Jones shrugged. "Because it amuses me." He shook himself briefly, and Dock saw the familiar face, mustache and all, smiling at him, but now he could sense the same unfamiliarity from Jones as he had from the almost-human creatures in the crowd. There was a feral gleam in his eyes now, and Dock couldn't help but shrink back.
"You're not human," he said.
"And you're not in the human world anymore." Jones gestured at the crowd. "These are the fairy folk – my people – and you're in our world now." Jones sighed, and his face softened until he looked nearly human again. "I missed it. I've been in exile – annoyed one of the kings. I got a message this morning that my exile was at an end."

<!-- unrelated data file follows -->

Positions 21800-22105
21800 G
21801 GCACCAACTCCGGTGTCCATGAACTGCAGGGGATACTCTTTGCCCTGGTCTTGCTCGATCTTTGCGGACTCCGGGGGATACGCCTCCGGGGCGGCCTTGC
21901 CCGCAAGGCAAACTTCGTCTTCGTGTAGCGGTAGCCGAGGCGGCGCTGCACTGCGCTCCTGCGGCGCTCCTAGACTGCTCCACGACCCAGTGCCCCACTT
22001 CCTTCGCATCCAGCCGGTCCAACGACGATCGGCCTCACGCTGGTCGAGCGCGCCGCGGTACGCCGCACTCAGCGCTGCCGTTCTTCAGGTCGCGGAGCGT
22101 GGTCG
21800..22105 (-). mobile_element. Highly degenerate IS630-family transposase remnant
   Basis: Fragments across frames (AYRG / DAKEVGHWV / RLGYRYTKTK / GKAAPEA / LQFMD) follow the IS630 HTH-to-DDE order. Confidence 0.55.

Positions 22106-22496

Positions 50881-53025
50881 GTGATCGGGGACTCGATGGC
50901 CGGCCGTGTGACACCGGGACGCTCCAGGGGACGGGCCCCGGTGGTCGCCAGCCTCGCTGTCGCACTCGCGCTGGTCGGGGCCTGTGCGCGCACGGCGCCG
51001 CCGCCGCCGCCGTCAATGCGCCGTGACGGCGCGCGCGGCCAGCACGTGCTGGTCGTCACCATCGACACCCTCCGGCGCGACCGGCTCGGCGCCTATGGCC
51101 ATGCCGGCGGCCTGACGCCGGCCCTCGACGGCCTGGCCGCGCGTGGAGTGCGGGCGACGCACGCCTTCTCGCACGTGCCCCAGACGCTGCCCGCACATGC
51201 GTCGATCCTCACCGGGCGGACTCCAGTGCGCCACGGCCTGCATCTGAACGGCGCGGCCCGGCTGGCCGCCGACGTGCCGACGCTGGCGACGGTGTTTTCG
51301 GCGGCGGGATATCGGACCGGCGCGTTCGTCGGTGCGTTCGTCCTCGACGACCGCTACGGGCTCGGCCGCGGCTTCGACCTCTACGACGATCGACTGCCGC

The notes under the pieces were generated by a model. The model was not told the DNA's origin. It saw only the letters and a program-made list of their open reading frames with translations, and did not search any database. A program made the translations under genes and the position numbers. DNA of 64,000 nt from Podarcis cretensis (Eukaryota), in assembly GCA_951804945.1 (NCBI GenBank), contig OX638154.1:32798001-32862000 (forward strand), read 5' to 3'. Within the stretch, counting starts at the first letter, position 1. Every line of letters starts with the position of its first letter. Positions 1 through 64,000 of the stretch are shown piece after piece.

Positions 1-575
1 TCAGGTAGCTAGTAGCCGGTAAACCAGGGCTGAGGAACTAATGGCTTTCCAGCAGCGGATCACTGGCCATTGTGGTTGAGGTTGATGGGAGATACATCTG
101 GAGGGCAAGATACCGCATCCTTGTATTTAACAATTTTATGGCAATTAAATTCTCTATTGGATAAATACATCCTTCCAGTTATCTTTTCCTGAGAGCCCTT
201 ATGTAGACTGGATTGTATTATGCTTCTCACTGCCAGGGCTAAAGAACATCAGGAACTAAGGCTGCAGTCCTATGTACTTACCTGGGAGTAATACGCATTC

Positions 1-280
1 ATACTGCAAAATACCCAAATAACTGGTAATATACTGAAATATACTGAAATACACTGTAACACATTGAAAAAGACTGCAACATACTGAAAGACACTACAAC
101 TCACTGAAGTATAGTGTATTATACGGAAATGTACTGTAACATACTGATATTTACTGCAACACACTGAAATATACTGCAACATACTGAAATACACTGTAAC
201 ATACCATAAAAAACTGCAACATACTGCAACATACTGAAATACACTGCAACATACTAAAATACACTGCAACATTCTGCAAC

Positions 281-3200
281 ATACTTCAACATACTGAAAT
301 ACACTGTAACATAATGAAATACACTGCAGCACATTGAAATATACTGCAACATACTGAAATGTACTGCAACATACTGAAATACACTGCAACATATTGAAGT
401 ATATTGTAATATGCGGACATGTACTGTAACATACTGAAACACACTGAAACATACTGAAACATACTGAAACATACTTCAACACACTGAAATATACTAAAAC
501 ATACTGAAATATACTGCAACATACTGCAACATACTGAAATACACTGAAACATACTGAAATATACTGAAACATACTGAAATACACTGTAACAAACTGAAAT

"And why did you bring me with you?" Dock demanded.
Jones looked at him steadily. "Your part of the human world is dangerous. It's dangerous here, too, but at least if you keep your head down you'll be all right. There they'll kill you for being what you are. You've been my friend while I was in exile. I couldn't leave you there to die."
Suddenly Dock was seized by panic as he finally wrapped his mind around where he was. He turned to wrench the door open and leave, only to find his hand closed on thin air.
The door was gone.
"Let me go!" Dock shouted, whirling on Jones.
"I'm sorry," Jones said. "I can't do that. Once you get in…it's hard to get out. Unless you get exiled – but that's not always the consequence for making trouble, so don't try it."
"I…I…" Dock ran his hands through his hair and paced back and forth a few times. "This is just…it isn't possible. It's some crazy dream. I'm going to wake up in my bed and go punch you in the face. No, I won't do that. I dunno. Maybe." He stopped. "It is a dream, right? This can't be real."